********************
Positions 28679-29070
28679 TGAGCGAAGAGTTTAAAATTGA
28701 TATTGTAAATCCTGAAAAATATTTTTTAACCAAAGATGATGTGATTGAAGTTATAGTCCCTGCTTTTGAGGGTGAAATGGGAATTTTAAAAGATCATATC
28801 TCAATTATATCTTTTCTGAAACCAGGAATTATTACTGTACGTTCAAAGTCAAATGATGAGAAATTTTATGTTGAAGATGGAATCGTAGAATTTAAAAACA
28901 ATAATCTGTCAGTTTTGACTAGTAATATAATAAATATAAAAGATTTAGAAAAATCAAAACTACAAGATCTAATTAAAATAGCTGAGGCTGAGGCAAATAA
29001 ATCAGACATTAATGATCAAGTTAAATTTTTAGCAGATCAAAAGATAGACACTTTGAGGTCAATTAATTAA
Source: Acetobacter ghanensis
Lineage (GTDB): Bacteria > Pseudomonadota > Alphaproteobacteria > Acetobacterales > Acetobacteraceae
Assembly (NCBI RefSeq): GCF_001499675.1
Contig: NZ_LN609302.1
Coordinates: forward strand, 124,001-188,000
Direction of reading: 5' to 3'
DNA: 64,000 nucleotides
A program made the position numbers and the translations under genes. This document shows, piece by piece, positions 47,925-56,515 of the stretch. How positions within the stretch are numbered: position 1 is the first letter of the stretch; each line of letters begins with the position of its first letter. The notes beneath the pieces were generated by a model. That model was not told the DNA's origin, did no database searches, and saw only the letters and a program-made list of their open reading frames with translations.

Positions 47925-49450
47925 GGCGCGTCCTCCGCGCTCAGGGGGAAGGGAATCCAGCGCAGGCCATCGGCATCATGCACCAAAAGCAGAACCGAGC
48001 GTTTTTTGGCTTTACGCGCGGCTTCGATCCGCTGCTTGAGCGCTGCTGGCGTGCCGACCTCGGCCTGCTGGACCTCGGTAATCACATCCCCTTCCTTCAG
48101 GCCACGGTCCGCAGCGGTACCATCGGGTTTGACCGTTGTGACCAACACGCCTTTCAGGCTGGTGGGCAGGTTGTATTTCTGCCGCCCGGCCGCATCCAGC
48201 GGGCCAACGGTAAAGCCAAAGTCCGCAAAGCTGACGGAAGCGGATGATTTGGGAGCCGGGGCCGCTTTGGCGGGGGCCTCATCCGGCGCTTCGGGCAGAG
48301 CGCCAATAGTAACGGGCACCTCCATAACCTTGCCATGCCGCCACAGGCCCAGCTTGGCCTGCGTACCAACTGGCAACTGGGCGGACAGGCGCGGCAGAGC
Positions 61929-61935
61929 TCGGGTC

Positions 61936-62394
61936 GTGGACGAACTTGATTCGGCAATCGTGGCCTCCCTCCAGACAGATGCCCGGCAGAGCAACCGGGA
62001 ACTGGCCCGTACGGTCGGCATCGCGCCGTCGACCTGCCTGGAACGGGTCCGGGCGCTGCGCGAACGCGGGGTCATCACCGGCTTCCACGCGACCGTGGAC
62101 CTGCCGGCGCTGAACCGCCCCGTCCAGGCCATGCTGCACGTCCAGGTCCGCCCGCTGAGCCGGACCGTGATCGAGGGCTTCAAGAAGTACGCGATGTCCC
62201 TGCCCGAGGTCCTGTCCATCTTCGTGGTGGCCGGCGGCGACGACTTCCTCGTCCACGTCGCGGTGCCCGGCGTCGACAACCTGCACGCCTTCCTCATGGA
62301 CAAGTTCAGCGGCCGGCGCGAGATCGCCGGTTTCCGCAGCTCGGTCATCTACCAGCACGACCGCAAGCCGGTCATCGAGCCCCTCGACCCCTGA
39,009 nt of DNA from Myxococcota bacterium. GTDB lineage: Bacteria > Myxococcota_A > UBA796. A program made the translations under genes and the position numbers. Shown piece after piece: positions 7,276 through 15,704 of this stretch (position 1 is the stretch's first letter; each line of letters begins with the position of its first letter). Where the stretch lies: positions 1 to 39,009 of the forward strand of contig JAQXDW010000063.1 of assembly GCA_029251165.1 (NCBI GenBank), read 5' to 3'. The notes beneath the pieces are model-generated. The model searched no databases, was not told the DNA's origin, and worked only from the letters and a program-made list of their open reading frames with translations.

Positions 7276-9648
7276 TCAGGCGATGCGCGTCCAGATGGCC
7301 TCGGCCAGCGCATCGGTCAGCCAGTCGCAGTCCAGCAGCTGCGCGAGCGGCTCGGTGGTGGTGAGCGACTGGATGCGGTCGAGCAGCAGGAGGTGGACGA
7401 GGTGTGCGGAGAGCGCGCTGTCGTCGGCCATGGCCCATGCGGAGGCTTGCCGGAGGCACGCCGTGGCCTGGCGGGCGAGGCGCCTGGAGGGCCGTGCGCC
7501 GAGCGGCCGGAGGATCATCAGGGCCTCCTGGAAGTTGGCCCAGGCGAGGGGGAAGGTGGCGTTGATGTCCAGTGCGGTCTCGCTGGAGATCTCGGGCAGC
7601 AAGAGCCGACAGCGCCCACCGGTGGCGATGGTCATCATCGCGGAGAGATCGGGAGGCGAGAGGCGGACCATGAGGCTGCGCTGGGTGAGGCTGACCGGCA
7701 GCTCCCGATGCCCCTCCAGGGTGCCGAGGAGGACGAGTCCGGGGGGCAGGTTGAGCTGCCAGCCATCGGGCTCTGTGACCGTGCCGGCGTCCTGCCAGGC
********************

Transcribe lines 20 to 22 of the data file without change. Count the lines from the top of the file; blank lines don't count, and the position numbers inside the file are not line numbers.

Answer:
48301 CGCCAATAGTAACGGGCACCTCCATAACCTTGCCATGCCGCCACAGGCCCAGCTTGGCCTGCGTACCAACTGGCAACTGGGCGGACAGGCGCGGCAGAGC
Positions 61929-61935
61929 TCGGGTC